JAKARTA — When Indonesia’s parliament passed a new slate of deregulation that, among other things, drastically strips back environmental protections against coal mining, critics and protesters denounced it as catering to business interests.
Now, a new report lays bare what many already suspected: several of the politicians who pushed for the new legislation have links to the mining companies that stand to benefit from the changes.
The report, compiled by a coalition of Indonesian NGOs, uses corporate registries and other publicly available sources to map out the connections between the mining and “dirty energy” industry and the drafting of the so-called omnibus law on job creation.
“There has been a massive potential for conflicts of interest,” Ahmad Ashov Birry, a spokesman for the coalition, said at the recent online launch of the report.
He said the coalition had identified 18 politicians mired in potential conflicts of interest, including prominent figures such as Airlangga Hartarto, the coordinating minister for the economy; Luhut Binsar Pandjaitan, the coordinating minister in charge of investment and a close confidant to President Joko Widodo; and Puan Maharani, the parliamentary speaker and a senior member of Widodo’s ruling party.
A list of 18 politicians and public officials with affiliations to mining and dirty energy businesses who have been pushing for Indonesia’s omnibus law. Image courtesy of Bersihkan Indonesia.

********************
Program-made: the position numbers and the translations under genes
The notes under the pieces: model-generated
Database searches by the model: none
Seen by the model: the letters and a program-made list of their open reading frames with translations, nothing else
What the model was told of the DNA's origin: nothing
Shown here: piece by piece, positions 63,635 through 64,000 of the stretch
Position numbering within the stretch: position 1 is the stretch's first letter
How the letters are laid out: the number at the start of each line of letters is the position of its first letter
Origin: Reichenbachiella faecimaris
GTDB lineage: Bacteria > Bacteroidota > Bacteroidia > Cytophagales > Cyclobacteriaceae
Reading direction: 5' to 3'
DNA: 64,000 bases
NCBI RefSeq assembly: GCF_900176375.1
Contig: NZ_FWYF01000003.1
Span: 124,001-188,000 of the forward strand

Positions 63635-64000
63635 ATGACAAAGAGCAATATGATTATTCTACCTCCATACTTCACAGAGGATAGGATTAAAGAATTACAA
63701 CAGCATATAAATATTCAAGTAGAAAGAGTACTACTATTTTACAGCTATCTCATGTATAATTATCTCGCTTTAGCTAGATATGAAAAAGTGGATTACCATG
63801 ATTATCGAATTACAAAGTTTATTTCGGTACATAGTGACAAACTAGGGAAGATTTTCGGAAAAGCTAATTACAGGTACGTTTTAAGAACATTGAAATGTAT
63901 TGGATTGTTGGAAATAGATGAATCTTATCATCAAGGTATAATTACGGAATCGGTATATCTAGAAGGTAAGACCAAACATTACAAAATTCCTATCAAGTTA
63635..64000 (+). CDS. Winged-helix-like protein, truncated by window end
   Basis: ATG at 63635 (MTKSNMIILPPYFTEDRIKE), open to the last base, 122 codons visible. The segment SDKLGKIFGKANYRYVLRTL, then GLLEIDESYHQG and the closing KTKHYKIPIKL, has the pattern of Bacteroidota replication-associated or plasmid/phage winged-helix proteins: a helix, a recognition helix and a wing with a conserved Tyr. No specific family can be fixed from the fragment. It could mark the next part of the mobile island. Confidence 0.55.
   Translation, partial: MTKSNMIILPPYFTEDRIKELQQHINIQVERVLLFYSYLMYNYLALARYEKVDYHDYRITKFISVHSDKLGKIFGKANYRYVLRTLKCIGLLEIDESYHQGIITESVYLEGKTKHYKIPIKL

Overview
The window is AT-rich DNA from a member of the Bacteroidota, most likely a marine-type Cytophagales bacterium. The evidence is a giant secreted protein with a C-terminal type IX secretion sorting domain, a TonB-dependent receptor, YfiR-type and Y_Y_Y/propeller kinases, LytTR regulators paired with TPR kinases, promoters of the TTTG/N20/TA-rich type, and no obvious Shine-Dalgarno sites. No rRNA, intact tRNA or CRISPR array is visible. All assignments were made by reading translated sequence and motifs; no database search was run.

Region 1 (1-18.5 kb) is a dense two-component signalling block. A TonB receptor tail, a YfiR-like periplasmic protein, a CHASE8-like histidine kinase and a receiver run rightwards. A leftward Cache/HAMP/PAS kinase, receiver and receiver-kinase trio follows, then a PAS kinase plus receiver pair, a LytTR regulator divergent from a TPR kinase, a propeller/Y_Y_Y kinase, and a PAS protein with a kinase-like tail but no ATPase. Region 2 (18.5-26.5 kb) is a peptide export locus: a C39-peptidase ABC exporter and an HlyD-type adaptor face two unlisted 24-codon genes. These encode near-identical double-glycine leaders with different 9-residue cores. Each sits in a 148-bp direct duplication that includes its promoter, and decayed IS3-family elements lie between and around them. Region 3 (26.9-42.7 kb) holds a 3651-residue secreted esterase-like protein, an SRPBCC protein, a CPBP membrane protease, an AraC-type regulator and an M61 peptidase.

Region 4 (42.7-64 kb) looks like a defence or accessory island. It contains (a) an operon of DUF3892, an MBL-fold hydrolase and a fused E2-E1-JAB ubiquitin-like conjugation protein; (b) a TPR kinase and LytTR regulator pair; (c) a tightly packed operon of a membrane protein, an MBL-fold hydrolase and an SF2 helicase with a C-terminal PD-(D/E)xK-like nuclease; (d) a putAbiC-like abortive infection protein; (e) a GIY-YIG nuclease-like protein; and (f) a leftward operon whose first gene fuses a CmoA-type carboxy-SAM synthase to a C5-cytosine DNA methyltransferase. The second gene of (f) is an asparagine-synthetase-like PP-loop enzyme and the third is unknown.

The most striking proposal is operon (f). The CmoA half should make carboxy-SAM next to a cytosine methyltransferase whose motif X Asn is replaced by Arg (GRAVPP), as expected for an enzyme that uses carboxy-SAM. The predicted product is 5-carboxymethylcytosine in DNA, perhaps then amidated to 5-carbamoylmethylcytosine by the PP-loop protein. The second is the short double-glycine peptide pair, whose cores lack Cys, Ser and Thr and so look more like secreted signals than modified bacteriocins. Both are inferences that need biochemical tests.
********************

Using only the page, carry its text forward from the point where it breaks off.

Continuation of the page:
Airlangga brought the omnibus bill to life last year by convening a 127-person committee, dominated by business leaders, to draft the legislation. Nine of the drafters were affiliated with coal or other “dirty energy” companies, the report says. Airlangga himself is also affiliated with two mining companies, which Ahmad identified as Bara Hanyu Kapuas and Multi Harapan Utama.
He also linked Puan to the industry, albeit indirectly: her husband, Happy Hapsoro, is affiliated with several oil and gas companies, including Odira Energy Karang Agung and Rukun Raharja.
Luhut has a minority stake in PT Toba Bara Sejahtra, a company that operates coal mines in Borneo and several coal-fired power plants in Java. One of the company’s former board members is Fachrul Razi, the current minister for religious affairs. Toba Bara Sejahtera also plans to build several power plants on the island of Sulawesi. According to the report, Luhut is also connected to nickel miner PT Bintang Delapan Mineral and steelmaker Tsingshan Steel in an industrial park in Morowali, Central Sulawesi province, through his business partner, Sintong Panjaitan, who serves as on the board of Bintang Mineral Delapan.